Sex and Violence

Today’s fabulous Morris nominee interview is up! John Corey Whaley talks to Carrie Mesrobian about her first novel, Sex and Violence.

And be sure to tune in Monday, when Stephanie Kuehn graciously answers my impertinent questions about Charm and Strange.

In other news: did I mention I’m on deadline? I reckon I did. Sorry to be so absent, but it’s eaten my entire brain. I will just say, it continues to go well, although I’m getting a bit tired. This has been quite the sustained effort, for me. I throw it back at Jim in just over two weeks, and then I’m FREE — until the next go-round. And there will be one, because that’s the way we work.

But hey, it’s getting better all the time. Let that encourage you.

Yesterday, tomorrow, and soon

Nafiza at The Book Wars posted an interview with me yesterday (thanks again, Nafiza, for the wonderful opportunity!). I get a bit chatty there, partly because I’m in a good mood, and partly because she was asking questions from slightly different angles than I’m used to. That’s good for waking up the brain!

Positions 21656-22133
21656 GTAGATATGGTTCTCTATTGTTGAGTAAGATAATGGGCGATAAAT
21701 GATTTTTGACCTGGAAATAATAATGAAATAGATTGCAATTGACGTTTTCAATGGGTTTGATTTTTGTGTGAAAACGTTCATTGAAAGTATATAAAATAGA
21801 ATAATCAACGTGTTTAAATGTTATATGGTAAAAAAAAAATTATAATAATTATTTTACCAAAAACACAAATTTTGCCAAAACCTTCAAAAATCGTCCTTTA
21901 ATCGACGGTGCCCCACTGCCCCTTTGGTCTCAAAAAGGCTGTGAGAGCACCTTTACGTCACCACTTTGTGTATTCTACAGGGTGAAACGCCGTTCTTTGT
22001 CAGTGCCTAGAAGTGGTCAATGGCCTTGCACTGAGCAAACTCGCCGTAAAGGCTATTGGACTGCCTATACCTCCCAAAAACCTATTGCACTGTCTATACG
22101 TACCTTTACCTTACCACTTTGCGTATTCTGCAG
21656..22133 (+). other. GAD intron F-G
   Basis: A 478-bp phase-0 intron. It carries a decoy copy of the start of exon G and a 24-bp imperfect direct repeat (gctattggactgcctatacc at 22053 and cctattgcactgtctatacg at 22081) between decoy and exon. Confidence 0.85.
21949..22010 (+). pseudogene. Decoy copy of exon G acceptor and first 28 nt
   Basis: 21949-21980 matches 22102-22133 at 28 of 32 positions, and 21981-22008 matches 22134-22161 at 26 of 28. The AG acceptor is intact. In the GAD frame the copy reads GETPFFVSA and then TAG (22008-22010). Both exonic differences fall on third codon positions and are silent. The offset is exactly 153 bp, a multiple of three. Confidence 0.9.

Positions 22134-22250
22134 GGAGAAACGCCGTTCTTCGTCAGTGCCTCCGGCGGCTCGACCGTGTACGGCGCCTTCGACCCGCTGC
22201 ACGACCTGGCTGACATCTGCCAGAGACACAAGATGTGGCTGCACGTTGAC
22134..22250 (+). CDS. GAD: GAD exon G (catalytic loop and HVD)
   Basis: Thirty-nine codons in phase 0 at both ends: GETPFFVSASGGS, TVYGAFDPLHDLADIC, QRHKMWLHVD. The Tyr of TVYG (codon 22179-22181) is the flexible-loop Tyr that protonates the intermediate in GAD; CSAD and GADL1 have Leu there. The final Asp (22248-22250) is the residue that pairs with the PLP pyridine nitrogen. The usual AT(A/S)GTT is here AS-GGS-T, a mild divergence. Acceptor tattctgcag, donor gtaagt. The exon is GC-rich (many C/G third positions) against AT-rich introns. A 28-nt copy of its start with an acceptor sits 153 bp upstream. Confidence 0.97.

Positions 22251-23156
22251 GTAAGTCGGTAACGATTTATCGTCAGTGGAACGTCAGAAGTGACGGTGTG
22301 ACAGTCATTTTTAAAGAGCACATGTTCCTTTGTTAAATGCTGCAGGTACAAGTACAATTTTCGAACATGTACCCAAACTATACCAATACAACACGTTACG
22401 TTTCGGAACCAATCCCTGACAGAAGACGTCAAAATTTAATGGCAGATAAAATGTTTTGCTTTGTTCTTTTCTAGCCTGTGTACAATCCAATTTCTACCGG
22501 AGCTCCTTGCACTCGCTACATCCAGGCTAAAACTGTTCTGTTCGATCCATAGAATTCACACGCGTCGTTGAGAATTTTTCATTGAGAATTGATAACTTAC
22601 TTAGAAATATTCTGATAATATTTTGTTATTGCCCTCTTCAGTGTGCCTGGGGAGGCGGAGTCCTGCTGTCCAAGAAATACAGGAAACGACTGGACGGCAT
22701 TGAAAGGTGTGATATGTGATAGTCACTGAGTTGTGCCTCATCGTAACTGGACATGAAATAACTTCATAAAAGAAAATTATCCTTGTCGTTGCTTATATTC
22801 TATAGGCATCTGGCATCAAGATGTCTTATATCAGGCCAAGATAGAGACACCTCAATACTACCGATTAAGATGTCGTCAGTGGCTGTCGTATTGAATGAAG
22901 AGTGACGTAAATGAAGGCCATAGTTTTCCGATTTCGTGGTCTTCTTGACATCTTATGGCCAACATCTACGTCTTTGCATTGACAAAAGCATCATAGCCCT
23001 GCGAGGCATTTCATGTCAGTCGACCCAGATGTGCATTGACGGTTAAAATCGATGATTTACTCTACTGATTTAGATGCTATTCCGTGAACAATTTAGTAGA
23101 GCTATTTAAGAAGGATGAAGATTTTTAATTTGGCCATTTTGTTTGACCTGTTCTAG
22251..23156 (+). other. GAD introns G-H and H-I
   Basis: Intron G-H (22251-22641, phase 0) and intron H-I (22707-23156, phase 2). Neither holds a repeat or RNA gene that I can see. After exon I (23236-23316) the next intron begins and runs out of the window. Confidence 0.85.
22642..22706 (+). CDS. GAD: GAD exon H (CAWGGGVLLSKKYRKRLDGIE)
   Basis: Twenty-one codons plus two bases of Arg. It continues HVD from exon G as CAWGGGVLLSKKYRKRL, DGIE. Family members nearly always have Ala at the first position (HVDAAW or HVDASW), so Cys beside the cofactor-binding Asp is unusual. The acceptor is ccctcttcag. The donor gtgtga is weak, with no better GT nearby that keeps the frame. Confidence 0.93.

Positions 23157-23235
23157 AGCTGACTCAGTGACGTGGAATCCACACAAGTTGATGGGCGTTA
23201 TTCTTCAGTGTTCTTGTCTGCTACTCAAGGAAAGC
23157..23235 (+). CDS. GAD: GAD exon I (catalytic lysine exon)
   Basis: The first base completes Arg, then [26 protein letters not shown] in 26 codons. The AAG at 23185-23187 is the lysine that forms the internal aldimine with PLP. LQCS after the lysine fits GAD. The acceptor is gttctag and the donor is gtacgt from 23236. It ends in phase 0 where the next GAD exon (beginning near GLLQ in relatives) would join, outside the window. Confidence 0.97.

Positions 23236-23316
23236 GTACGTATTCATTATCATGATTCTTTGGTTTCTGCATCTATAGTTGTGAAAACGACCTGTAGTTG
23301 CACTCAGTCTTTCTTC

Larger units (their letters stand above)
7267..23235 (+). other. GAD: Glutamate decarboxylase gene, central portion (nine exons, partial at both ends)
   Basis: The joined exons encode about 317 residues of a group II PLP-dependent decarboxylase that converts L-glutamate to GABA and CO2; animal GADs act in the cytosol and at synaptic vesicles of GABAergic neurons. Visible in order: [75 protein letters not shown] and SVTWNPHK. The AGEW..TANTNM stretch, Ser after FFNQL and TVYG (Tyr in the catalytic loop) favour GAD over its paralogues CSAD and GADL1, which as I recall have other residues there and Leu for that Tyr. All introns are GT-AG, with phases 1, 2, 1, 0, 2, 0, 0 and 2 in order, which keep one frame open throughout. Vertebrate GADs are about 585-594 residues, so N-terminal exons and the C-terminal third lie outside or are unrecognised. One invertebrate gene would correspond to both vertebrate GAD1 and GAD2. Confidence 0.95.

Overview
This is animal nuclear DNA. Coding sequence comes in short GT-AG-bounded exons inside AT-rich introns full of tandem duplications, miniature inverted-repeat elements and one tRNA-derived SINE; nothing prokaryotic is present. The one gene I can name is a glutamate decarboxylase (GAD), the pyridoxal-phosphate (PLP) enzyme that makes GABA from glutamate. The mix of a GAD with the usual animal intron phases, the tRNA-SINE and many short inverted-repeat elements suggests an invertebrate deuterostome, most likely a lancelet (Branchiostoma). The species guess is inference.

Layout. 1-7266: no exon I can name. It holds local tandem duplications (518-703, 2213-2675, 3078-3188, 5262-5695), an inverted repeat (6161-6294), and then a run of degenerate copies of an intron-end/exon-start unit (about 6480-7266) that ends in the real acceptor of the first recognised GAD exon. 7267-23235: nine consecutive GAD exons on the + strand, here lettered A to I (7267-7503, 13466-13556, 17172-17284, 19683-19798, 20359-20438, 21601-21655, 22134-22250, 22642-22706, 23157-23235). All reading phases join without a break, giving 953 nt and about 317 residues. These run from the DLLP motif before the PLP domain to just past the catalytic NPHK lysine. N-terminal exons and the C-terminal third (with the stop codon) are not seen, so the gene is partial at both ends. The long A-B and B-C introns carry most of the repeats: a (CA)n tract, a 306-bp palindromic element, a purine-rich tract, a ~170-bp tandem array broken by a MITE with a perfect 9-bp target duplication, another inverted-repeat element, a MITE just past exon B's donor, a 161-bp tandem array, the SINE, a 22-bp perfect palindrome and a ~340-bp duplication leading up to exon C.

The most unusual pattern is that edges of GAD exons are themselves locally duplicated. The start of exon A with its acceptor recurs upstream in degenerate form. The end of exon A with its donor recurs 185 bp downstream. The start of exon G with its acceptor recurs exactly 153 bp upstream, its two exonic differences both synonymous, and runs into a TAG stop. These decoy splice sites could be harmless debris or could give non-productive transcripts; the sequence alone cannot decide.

Coming soon: I’m going to be the one asking questions, which is a first for me! Yes, it’s time once again for the YALSA Morris Awards, and for that annual tradition – begun by inaugural Morris winner Elizabeth C. Bunce – of Morris winners interviewing this year’s nominees. Here’s the schedule of events. I will link to the interviews individually as they happen. The first one’s tomorrow, Blythe Woolston interviewing Evan Roskos.

I have the great honour of interviewing Stephanie Kuehn (pronounced “Keen”), author of Charm and Strange, on the 20th. I’ll review the book a day or two beforehand, but let me just say right now: it’s a difficult book on an upsetting subject, and very much worth reading. Highly recommended.

The merry month of November

My darlings, I have news: I have completed the most recent draft of the sequel, and I sent it to my editor this morning. I have spent the last two hours bouncing around my house like a ping pong ball, because – ye gods – this is such a weight off my heart. I can’t even tell you. I’m made of words, but I have no words.